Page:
Frank Darabont (born January 28, 1959) is an American film director and screenwriter, best known for "The Shawshank Redemption," which earned eight Oscar nominations. He began his film career as a production assistant, before breaking through into screenwriting horror films like "A Nightmare on Elm Street 3: Dream…more
In 2008, Frank was nominated for a Saturn Award at the Academy of Science Fiction, Fantasy & Horror Films, USA in the category of Best Director for the 2007 film The Mist.
In 2000, Frank won the Critics Choice Award at the Broadcast Film Critics Association Awards in the category of Best Screenplay, Adapted for the 1999 film The Green Mile.
In 2001, Frank won the Readers' Choice Award at the Mainichi Film Concours in the category of Best Foreign Language Film for the 1999 film The Green Mile.
In 1996, Frank won the Mainichi Film Concours Award in the category of Best Foreign Language Film for the 1994 film The Shawshank Redemption.
In 2000, Frank was nominated for an OFCS Award at the Online Film Critics Society Awards in the category of Best Screenplay, adapted for the 1999 film The Green Mile.
In 1995, Frank won the Literary Award at the PEN Center USA West Literary Awards in the category of screenplay for the 1994 film The Shawshank Redemption.
In 2001, Frank was nominated for a Nebula Award at the Science Fiction and Fantasy Writes of America in the category of Best Script for the 1999 film The Green Mile.
In 2000, Frank was nominated (along with author Stephen King) for the USC Scripter Award for the 1999 film The Green Mile.
In 1995, Frank won (along with author Stephen King) the USC Scripter Award for the 1994 film The Shawshank Redemption.
In 1981, Frank worked as a production assistant on the film Hell Night.
In 1995, Frank was nominated for a WGA Award (Screen) in the category of Best Screenplay Based on Material Previously Produced or Published for the 1994 film The Shawshank Redemption.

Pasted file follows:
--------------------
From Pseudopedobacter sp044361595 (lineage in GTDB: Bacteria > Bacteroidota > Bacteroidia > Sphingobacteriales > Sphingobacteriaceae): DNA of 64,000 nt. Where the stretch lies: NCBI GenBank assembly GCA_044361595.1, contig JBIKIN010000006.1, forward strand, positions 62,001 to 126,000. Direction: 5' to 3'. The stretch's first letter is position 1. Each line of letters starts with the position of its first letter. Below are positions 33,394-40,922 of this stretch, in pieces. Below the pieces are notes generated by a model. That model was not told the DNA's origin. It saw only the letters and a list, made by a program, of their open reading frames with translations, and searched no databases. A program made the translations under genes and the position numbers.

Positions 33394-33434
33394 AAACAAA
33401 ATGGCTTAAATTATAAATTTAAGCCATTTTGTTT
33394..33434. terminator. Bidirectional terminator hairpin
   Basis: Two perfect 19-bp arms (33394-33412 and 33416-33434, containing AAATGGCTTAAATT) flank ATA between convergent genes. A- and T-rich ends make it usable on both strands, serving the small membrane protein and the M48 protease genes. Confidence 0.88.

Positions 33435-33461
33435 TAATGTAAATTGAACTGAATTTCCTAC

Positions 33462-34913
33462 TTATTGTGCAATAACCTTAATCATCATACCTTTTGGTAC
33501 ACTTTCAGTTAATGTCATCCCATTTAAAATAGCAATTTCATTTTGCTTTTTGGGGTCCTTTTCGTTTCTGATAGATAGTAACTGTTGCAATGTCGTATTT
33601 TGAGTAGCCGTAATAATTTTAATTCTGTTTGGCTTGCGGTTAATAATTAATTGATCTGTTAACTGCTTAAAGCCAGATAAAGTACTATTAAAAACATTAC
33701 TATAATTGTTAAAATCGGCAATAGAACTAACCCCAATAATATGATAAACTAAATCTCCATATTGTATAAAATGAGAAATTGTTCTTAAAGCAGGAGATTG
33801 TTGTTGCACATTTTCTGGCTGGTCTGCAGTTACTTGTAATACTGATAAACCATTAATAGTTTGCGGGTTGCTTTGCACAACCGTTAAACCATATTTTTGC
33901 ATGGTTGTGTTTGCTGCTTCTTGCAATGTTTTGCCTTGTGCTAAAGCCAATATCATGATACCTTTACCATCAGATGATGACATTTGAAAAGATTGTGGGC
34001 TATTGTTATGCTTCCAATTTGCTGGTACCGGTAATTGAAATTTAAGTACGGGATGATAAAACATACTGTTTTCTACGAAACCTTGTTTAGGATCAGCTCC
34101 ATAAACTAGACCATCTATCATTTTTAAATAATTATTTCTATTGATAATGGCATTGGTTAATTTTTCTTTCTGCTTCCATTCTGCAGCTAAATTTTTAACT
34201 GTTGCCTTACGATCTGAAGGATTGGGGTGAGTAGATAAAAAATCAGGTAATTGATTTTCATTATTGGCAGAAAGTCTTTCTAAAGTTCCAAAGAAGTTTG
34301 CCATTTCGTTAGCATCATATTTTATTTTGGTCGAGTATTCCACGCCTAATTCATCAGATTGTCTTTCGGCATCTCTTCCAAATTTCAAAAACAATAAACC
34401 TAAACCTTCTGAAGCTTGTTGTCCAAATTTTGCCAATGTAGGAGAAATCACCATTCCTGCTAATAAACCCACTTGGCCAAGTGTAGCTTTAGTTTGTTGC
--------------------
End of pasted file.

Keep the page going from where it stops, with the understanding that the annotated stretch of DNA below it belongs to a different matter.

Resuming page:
Frank is good friends with author Stephen King.
Frank is 6' (1.83 m) tall.
Frank: (on Quentin Tarantino) I find Quentin's work very interesting, because he does dabble so well in the nihilistic world, but yet, there's a real streak of humanity in his work. It's not about the nihilism, it's about people in a sense operating as honorably as they can in a nihilistic world.
Frank: (on Stephen King) We have a joke now - because the first two films I directed were period prison movies - that my directing career will stall unless he writes another period prison story.
Frank: (on the ending of the 2007 film The Mist) That's one of the reasons we shot it so quickly and cheaply, because of that ending. I wound up making it for about half the budget that I had been offered which came with the caveat that I changed the ending, and I didn't know what another ending would have been, frankly. And I think trying to adjust it would have felt like a total sell-out to me. Honestly, its the ending I had in mind, and whether you love the ending or hate the ending, I stand by it. I think cinema is an art form, it's all expression. I thought "Okay, lets make it for half that budget and keep that ending, so I can make the movie I set out to make". Otherwise I'm just a hired monkey.
Frank: Stanley Kubrick was a big inspiration. People accuse me of never using my own material. But when did Kubrick? You look at his films and they are completely unique... completely separate entities. Sometimes an artist rises above his source material. I'd like to think that my films are personal enough to exist without hearkening back to their respective novels.
Frank: (on his rejected script for Indiana Jones 4) Steven was very, very happy with the script and said it was the best draft of anything since Raiders of the Lost Ark. That's really high praise and gave me a real sense of accomplishment, especially when you love the material you're working on as much as I love the Indiana Jones films. And then you have George Lucas read it and say, 'Yeah, I don't think so, I don't like it.' And then he resets it to zero when Spielberg is ready to shoot it that coming year, [which] is a real kick to the nuts. You can only waste so much time and so many years of your life on experiences like that, you can only get so emotionally invested and have the rug pulled out from under you before you say enough of that.
Frank: If you look at a classic horror movie like The Exorcist, part of what makes it so scary is that it feels so damn real. If you add a layer of too much hysterical, theatrical reality, then audiences take it less seriously. But if you play it for absolute reality, then the dread and the horror - which is why we go to horror movies in the first place - is reinforced.
Frank: The Majestic is a movie I'm very proud of and I really love. It achieved exactly what I set out to make. And I find it very moving. It's a very sweet and quaint movie. That's always a tough sell.
Frank: The human race is fundamentally insane. If you put two of us into a room together we're soon gonna start figuring out good reasons to kill one another.